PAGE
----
I’m already fantasizing about what I’m going to be like when I get better. My mind is filled with images of open bowls filled with deep powder; steep, rock-walled chutes where you can do nothing but go inexorably forward lest you be crushed against the sides; wide backcountry peaks, where I can weave in and out of trees as I fly down the mountain; cornices that drop down onto long mogul-filled ridgelines… It’s incredible.

Because that’s the thing about skiing. To the non-skier, everything looks pretty much the same. Yeah, there are runs that are steeper than others, but when you look at the mountain from below, everything looks similar. But to ski on powder takes a completely different skill set than skiing on ice, which is again totally different from mogul skiing.

Today I went on my first intermediate run in years. It was hard– a lot faster and steeper than the run I’d been practicing on since Christmas, with ice patches and sudden steep parts that kept me on my toes. But it was fun– the most fun skiing that I’d had in a long time. I didn’t do that great, but at least I had enough practice that I didn’t power-wedge my whole way down. I got a good head of speed, and at the point where the run merged with the bunny slopes, I was flying– and the wind blew in my face, and I braked to a stop at the base of the mountain, skidding thirty feet and kicking up whatever meager powder was left there. It was an adrenaline rush– and I don’t mean that in a metaphorical sense. My body practically pulsed as I got on the chairlift to head back up.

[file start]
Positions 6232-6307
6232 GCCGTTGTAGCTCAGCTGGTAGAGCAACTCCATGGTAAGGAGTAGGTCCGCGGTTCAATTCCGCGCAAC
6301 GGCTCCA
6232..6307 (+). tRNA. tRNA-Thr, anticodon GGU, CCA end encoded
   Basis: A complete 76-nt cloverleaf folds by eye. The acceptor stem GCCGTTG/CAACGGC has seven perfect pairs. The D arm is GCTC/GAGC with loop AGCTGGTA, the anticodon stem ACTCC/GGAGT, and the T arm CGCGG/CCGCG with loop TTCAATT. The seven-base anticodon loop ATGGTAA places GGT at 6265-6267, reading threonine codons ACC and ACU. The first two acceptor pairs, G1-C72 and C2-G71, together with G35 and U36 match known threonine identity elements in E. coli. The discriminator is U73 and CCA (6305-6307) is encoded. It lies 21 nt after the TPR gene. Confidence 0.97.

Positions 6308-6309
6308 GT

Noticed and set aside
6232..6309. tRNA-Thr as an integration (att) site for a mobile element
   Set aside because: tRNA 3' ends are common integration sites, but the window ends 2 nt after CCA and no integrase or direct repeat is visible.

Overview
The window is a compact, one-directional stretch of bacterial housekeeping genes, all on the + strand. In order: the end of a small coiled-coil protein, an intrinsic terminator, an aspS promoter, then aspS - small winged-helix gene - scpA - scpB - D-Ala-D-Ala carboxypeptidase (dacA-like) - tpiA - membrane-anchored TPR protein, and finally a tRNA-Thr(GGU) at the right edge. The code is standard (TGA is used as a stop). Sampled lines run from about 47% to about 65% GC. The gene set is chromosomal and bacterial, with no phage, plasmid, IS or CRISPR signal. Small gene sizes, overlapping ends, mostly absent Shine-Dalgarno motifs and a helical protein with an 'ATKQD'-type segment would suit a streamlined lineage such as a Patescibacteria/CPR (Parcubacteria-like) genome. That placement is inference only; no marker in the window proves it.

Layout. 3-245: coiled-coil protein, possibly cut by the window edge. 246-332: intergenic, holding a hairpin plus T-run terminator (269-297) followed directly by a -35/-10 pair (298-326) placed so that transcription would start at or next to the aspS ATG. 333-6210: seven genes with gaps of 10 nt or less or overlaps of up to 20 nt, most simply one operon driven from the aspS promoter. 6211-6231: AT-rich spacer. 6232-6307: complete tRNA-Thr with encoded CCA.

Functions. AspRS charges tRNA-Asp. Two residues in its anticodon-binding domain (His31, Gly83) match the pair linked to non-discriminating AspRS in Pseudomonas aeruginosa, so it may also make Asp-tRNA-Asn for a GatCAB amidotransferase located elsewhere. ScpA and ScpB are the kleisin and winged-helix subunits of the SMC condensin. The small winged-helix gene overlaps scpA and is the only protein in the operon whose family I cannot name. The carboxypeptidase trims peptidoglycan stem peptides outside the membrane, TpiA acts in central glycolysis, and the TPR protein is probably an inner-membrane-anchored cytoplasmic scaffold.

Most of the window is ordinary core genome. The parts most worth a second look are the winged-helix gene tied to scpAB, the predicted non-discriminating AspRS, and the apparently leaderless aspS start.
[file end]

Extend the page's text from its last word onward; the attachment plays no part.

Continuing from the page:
I have a long way to go before I’m as good as I was. But even so, I feel like I can make it back onto the black diamond runs by the end of the season. And after that… who knows?

I’ll show my readers (all five of you guys!) some pictures from this trip after it’s done. I’m heading back to Santa Cruz on Sunday, and then it’s going to be all linguistics and dining hall food again. But right now, I’m on top of the world, and it’s incredible.

~ Ian